Further, the two layers that contribute to huge interfacial pressure trap the vaporized material. This pressure powers coating removal through ejection. As a result, only a small volume of material needs to be vaporized to attain detachment of material with thickness orders of magnitude greater than the vaporized layer. In addition, laser beam intensity equivalent to the detachment threshold needs to reach the interface through the Beer-Lambert equation, but this ablation threshold is usually lower than a clean and smooth semi-transparent coating surface. High pulse energy q-switched lasers essentially provide adequately high intensity I0, accomplishing single pulse detachment of most paints up to 100 μm thick.
Therefore once the detachment threshold is reached, process efficiency is enhanced in a non-linear fashion. Increasing pulse energy further and distributing over larger surfaces to preserve irradiation just above the detachment threshold will further reduce the detachment threshold. This phenomenon takes place because of an increased number of evaporated species at the interface and the increasing area over which the detachment pressure is applied. Therefore, less pressure is required to overcome the shear forces on the perimeter of the irradiated area that holds back the coating (Figure 1a). The coating removal rate and efficiency thus increase at a much steeper gradient when compared to the volume ablation process.
Single pulse detachment is difficult in the case of thick coatings used in marine vessels. However, an ablation-detachment hybrid process is used to achieve high removal efficiency. In this hybrid process, the first few overlapping pulses focus at reducing the thickness of the coating on a pulse to pulse basis (patent pending GB1710188.2). Once sufficient radiation is transmitted via the remaining thickness to initiate detachment, the remaining material can be removed at high efficiency (Figure 1b). Again, higher energy pulses usually above 100 mJ at 50 to 100 ns, unlock the non-linear efficiency growth threshold indicating removal rates greater than 40 mm3/kW.minute.
Shown in Figure 2 is the increased process speed for white paint on primer for a 600 μm thick coating and 300 μm thick coating. The onset for high efficiency removal is seen at 180 and 260 mJ, respectively. Average power is sustained at 1.5 kW, and the process is optimized for overlap and spot size per datum.
As the pulse energy increases, pulse duration changes from 114 ns to 42 ns. Pulse shortening merely contributes to a linear increase in efficiency and does not attain a non-linear efficiency boost without the accompanying increase in pulse energy. Results were obtained with the help of a Powerlase Rigel i1600 Q-switched DPSS Nd:YAG laser.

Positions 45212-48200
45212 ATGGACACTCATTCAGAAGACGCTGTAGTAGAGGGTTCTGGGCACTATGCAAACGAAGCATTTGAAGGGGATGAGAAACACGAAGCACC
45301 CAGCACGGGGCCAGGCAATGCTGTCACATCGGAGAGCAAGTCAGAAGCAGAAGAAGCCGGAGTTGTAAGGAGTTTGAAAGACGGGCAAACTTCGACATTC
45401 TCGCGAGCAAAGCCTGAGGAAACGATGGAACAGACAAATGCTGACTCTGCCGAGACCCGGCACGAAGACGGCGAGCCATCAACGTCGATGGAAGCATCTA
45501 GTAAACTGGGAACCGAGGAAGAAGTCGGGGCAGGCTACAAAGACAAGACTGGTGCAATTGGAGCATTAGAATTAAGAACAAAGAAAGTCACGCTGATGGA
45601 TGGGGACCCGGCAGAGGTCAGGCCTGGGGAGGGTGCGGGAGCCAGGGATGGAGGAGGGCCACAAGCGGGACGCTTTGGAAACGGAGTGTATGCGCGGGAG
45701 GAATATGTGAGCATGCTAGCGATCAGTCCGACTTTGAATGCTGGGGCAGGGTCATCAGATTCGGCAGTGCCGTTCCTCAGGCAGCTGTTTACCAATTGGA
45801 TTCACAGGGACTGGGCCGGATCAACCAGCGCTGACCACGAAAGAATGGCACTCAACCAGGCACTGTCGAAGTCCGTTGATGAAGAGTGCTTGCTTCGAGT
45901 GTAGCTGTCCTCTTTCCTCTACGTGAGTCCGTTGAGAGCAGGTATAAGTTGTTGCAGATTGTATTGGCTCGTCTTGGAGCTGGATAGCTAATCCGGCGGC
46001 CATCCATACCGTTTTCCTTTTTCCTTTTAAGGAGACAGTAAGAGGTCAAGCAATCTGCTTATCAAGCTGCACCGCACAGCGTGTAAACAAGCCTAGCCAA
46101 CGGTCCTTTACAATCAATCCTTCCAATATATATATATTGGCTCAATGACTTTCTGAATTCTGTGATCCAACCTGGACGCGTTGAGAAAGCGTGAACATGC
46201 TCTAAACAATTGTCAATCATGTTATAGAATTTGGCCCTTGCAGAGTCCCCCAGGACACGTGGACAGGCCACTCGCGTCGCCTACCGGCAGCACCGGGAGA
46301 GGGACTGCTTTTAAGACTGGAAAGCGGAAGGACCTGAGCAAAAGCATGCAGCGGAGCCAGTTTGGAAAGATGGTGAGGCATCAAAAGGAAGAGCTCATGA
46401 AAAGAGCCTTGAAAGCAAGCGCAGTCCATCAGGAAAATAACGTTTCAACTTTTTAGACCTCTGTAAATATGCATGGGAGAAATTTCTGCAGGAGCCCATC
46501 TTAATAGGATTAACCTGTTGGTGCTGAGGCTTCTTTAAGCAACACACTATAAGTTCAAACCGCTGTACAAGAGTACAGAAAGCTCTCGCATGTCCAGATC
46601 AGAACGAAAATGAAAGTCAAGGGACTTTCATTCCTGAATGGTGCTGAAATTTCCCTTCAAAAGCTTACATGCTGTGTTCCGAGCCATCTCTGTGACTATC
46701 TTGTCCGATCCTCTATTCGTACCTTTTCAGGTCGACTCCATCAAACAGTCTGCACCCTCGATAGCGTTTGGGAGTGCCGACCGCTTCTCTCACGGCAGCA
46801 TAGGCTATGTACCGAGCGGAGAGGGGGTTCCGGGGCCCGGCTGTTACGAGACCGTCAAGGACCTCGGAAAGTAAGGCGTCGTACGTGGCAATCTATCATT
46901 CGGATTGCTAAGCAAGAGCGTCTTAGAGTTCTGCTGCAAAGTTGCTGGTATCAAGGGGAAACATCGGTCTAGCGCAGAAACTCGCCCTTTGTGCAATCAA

Rust removal is an entirely different process than paint removal. Typical steel rust includes a combination of iron oxides such as magnetite Fe3O4, ferrous oxide FeO, and ferric oxide Fe2O3. These look like semiconductors and are partially transparent to NIR radiation, but rust is far from being a continuous or homogenous layer. Figure 3 shows a model describing the varying levels of rust and relevant surface structuring. Level 1, the rust exists only as surface layers and sometimes produces shallow pits of maximum 50 μm depth with the pits’ edges in line of sight to a single reference point over the surface.
Level 2 with eroded cavities and multi-grain rust filled pits, with some parts of the pit walls not in line of sight to an elevated reference point. Level 3, with deep cavitation and multi-grain rust filled pits that have progressed below the surface of the substrate and therefore generates concealed features from the line of sight to an elevated reference point. Usually, erosion progresses in several stages, with new erosion seed locations being triggered on consecutive stages. Suspensions of non-oxidized steel may be present in rust filled pits.
Figure 3. Sketches of 3 modeled levels of rust development.
Figure 4. a) Level 3 steel rust. b) Rust removed with 5% pulse overlap. c) Rust removed with 60% pulse overlap.
Using the Rigel i1600 laser, tests were performed on steel that features rust penetration depths ranging between 40 and 230 μm. A typical example of a level 3 rusty plate is shown in Figure 4a. Pulses were released with 5% overlap to study the process speed depending on a detachment model. A maximum speed of 0.75 m2/minute was shown using 1.62 MW/mm2 irradiance, 12 kHz pulse repetition rate, 70 ns pulse duration and 1.5 kW average power transmitted via a fiber. Shown in Figure 4b is the result of processing, revealing signs of remaining pockets of rust.
When the pulses were overlapped by 65%, process speed increased to 0.85 MW/mm2 irradiance and 1.35 m2/minute at 12 kHz. Shown in Figure 4c is an area processed by overlapped pulses indicating more surface melting and less pockets of rust. This suggests an ablation-based process where the overlapping pulses ablate or melt a considerable volume of un-oxidized metal until concealed corrosion cavities are reached.
In conclusion, hybrid ablation-detachment method can return commercially viable paint removal rates around 40,000 mm3/ kW.minute. Rust removal at rates of 1 m2/minute has been shown for moderately oxidized plates using 1.5 kW Q-Switched Nd:YAG laser. These applications demonstrate a competitive edge of laser for the marine sector.
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This information has been sourced, reviewed and adapted from materials provided by Andritz Powerlase Limited.